3/8/2005 - Cadence announced customer ratification of its low-power enhancements to Cadence Encounter CeltIC NDC (Nanometer Delay Calculator), a leading industry solution for signal integrity (SI) signoff.
Leveraging the Cadence effective current source model (ECSM), CeltIC NDC supports signoff analysis of low-power designs that include multiple supply voltages and multi-threshold cells. This includes accurately modeling the combined impact of crosstalk and supply voltage (IR) drop on timing and noise immunity by reading IR drop information from Cadence VoltageStorm power analysis.
"At nanometer geometries, IR drop effects are getting increasingly severe," said Noam Benayahu, director of VLSI of Metalink. "CeltIC NDC utilising ECSM enabled us to pinpoint design regions that had potential IR drop-induced timing problems. CeltIC NDC is now an essential step in our signoff analysis since it can help avoid costly silicon failures."
"It is essential that our designs meet timing while accounting for signal integrity," said Jamshed Qamar, vice president, engineering at Oki Semiconductor. "CeltIC NDC plugged directly into out timing signoff flow and delivered very good accuracy with respect to SPICE when accounting for both IR drop and crosstalk effects. We found its ability to perform on-the-fly path simulation a very easy and productive way to further validate our critical paths."
"Timing closure is key to all ARM Partners and the effects of SI are increasing as the silicon geometries get smaller and the demand for lower operating voltages prevails. ARM has been supporting CeltIC tools for the last three years to ensure that our mutual customers get accurate SI information in a familiar format," said Mike Inglis, executive vice president of Marketing for ARM. "We have seamlessly upgraded to CeltIC NDC so that we can continue to supply our mutual customers with latest formats."
CeltIC NDC also includes a breakthrough technology called path-based alignment (PBA) that significantly reduces SI delay pessimism, often by a few hundred picoseconds or more, resulting in much faster SI closure. Other capabilities include reporting of potential doubling clocking failures, SPICE deck generation of critical paths (including SI) and a 30 percent reduction in memory usage. Significant ease-of-use improvements have also been made to the commands, reporting and diagnostic capabilities.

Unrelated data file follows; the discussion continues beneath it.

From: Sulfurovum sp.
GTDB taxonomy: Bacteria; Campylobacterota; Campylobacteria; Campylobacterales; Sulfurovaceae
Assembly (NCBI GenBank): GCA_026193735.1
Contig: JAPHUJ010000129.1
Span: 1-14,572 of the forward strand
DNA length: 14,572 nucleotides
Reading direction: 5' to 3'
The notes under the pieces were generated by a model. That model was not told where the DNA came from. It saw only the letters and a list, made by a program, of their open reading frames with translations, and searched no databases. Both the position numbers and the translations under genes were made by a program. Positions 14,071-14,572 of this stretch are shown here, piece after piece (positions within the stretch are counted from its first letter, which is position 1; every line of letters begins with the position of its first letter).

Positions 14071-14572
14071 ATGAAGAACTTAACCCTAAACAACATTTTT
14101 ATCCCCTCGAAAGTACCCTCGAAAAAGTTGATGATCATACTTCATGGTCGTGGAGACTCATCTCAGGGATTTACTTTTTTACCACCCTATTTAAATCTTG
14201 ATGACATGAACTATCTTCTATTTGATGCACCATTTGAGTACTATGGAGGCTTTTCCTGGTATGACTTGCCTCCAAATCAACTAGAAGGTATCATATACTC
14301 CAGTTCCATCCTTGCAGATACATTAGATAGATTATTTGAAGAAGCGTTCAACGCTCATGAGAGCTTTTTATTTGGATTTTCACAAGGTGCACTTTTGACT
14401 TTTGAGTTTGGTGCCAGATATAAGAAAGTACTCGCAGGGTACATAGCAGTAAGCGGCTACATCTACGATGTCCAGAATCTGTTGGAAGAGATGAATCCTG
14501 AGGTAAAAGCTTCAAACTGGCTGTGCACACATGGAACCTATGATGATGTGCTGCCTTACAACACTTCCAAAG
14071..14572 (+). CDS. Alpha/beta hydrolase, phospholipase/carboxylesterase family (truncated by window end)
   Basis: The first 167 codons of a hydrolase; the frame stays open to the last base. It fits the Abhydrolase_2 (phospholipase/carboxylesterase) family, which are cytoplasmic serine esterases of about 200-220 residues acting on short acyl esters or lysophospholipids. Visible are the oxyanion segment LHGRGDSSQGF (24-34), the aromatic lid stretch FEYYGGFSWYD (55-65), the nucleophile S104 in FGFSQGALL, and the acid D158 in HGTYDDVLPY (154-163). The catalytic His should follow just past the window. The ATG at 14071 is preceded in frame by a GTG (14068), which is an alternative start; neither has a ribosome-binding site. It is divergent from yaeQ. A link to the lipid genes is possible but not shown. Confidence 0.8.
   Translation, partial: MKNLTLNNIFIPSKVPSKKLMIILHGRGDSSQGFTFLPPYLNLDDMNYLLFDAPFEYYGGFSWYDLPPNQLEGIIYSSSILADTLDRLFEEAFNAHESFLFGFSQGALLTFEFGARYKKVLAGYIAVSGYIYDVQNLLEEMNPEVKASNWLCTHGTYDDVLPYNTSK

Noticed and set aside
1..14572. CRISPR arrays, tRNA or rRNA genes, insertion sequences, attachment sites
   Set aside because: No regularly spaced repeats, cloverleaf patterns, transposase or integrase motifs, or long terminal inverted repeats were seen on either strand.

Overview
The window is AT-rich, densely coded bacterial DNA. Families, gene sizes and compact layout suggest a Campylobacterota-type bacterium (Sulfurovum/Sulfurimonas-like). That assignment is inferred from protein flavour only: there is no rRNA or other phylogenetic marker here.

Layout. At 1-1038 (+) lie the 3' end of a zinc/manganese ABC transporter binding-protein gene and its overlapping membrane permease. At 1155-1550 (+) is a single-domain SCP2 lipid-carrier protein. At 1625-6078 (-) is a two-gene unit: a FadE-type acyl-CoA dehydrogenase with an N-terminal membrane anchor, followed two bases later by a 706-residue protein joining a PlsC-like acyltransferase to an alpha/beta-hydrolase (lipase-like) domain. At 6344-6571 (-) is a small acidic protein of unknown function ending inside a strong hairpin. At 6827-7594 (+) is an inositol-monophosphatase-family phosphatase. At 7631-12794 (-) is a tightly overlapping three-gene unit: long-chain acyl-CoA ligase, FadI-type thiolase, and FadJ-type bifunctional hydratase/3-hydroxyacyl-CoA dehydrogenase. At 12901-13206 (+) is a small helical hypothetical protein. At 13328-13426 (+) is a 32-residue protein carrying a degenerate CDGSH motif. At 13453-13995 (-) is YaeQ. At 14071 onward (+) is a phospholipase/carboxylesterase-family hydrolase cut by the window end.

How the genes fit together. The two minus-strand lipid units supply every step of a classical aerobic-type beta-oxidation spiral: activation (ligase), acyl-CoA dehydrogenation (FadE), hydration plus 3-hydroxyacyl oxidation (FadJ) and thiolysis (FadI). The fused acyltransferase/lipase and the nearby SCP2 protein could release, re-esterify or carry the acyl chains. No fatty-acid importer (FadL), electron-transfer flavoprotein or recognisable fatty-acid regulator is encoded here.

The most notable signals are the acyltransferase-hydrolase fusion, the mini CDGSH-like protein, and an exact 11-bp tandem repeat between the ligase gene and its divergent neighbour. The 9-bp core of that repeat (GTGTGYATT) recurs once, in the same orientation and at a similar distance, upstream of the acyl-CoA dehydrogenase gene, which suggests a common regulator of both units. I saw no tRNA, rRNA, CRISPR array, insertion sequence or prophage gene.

"Low-power designs suffer from an increased sensitivity to signal integrity effects due to the combined usage of multiple supply voltages and multi-Vt cells," said Wei-Jin Dai, platform vice president, digital IC implementation at Cadence. "CeltIC NDC, a core technology of the Encounter platform, has been enhanced both to address low-power design challenges and to enable faster SI closure of leading-edge nanometer designs."
Cadence is the world's largest supplier of electronic design technologies and engineering services. Cadence products and services are used to accelerate and manage the design of semiconductors, computer systems, networking equipment, telecommunications equipment, consumer electronics, and other electronics based products. With approximately 4,850 employees and 2003 revenues of approximately $1.1 billion, Cadence has sales offices, design centers, and research facilities around the world. The company is headquartered in San Jose, Calif., and trades on both the New York Stock Exchange and Nasdaq under the symbol CDN. More information is available at www.cadence.com.
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